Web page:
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Texas County Jail, Beset by Prisoner Deaths, has Highest Suicide Rate

A wrongful death suit filed by the parents of a 30-year-old Bexar County, Texas jail prisoner who died of a methadone overdose while in solitary confinement at the lock-up settled in February 2015 for $200,000, and a guard responsible for conducting cell checks at the time of the prisoner’s death was fired and prosecuted.

Meanwhile, statistics compiled by Texas officials identified the Bexar County facility as the jail with the highest rate of prisoner suicides in the state.

The parents of Thomas Reed Taylor filed suit against the county after their son was moved to an isolation cell that contained no cameras or other monitoring devices – only a window in the door for guards to peer through. Taylor had been placed in isolation after allegedly becoming disruptive in a cell with other prisoners. He had surrendered to authorities on August 21, 2012 on misdemeanor warrants for drug possession and DWI.

At around 2:15 the following morning, six hours after Taylor was placed in isolation, a guard discovered his body on the floor of the cell, kneeling with his head against the floor and blood coming from his nose. Bexar County Sheriff Susan L. Pamerleau allowed Taylor’s sister, Tonie Taylor Grindle, to view the cell where her brother died.

“It was hard. Literally, his cell was just feet away from a medical unit,” Grindle said. “If he was screened, if the checks were done, medical would have jumped in. If they had been paying attention, I think they could have saved Tommy.”

The lawsuit alleged that guards failed to check Taylor’s record of previous incarceration at the jail, which indicated he had a history of mental illness, and should have referred him to the jail’s mental health staff. The suit also quoted an independent 2010 study of suicides at the Bexar County jail which found the lock-up’s intake screening practices were “inadequate and in need of immediate correction.”

“Regardless of the detainee’s behavior or answers given during intake screening, an immediate referral to mental health staff should always be initiated based on documentation reflecting possible mental illness and/or suicidal behavior during an inmate’s prior confinement within the Bexar County Jail System,” the report stated.

Authorities investigating Taylor’s death later determined that the guard responsible for keeping watch over him had falsified log book entries, by saying he had checked on Taylor when in fact he did not. Jail officials terminated guard Ernesto Flores in March 2013 and prosecutors subsequently charged him with tampering with a government record. According to court documents, Flores was sentenced to nine months of deferred adjudication.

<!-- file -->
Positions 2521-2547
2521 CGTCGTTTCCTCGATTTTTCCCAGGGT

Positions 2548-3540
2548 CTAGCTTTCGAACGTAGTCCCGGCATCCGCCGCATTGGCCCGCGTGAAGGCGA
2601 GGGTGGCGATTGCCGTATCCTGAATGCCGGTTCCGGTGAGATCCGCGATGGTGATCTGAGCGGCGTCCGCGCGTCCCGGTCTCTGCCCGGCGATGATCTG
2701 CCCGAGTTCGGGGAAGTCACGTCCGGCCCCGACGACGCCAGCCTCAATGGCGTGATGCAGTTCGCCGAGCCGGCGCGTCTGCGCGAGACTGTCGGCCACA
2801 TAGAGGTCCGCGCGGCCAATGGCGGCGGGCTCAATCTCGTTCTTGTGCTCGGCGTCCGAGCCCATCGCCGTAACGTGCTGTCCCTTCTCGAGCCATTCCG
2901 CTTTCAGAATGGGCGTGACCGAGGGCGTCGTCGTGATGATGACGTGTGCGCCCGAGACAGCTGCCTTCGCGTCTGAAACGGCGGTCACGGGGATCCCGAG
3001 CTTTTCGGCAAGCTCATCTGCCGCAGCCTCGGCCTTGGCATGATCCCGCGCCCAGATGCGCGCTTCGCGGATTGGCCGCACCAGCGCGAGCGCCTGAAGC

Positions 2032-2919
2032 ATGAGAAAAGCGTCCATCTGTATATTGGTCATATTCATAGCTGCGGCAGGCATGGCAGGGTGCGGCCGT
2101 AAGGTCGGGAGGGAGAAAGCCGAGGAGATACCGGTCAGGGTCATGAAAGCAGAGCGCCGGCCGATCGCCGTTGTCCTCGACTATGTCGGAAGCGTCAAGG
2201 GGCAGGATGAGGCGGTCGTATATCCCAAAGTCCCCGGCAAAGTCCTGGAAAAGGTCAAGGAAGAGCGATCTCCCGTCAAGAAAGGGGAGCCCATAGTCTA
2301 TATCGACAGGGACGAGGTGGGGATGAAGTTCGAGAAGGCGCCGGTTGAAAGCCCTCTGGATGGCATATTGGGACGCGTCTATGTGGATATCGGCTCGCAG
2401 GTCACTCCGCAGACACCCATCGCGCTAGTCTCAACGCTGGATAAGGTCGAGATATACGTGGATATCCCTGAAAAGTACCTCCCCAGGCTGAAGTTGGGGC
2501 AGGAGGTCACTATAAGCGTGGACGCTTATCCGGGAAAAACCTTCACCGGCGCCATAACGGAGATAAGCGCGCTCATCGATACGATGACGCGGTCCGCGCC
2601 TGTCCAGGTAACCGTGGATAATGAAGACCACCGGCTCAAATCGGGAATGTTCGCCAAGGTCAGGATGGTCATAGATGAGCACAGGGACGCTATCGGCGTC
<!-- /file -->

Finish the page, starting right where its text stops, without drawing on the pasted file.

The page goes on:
Flores claimed that he was instructed by his superiors to falsify the log book; that the floor sergeant had told him, “Hey Flores, make sure the books are up to date.” The former guard maintained that that was an order for him to “pencil whip” the log book – to add entries showing cell checks were made that were never actually performed – which was exactly what he proceeded to do. Flores and other guards alleged that “pencil whipping” was common at the jail because there were too few guards to perform all the tasks assigned to them.

“They’re blaming it on me, but I just happened to be standing by the book when this Taylor guy died,” said Flores, who contended that he was too busy with other duties to do regular cell checks that night. “Sarge told me to pencil-whip it, so I did.”

“Sure. Ernesto pencil-whipped the books, but he didn’t really have a choice in the matter,” added former jailer Eustacio Diaz, who worked booking the night that Taylor died and agreed with Flores’ explanation that pencil whipping was a standard practice at the jail. “He was dealing with a broken system.”

Sheriff Pamerleau and her predecessor, Amadeo Ortiz, had long complained of understaffing at the facility, blaming the county commissioners for failing to provide sufficient funding to meet the minimum requirements of the Texas Commission on Jail Standards. As a result guards were forced to work overtime shifts, sometimes three in a row.

“It was a self-perpetuating cycle,” said Diaz. “People get exhausted. When you’ve got a facility staffed like that, mistakes happen. People can die.”

According to news reports, 22 prisoners at the Bexar County jail committed suicide between 2009 and December 2015 – more than at any other jail in the state. [See: PLN, April 2015, p.50]. The most recent suicide at the facility occurred in November 2015, when a 33-year-old unidentified prisoner, who reportedly had been left alone for half an hour, was found dead in the infirmary. Four months earlier, Rodolfo Palafos, 54, who was booked on a charge of aggravated sexual assault of a child, used a bed sheet to hang himself at the jail. Palafos had not been on suicide watch at the time.

“You do what you can, and unfortunately, sometimes accidents like that still happen,” a sheriff’s spokesman said. “Using the tools and resources that were available, I don’t know that anybody could have predicted that this inmate was going to kill himself.”

In addition to the 22 suicides at the Bexar County jail from 2009 through 2015, there have been 24 other prisoner deaths during that time period due to natural causes and accidents, plus one homicide.


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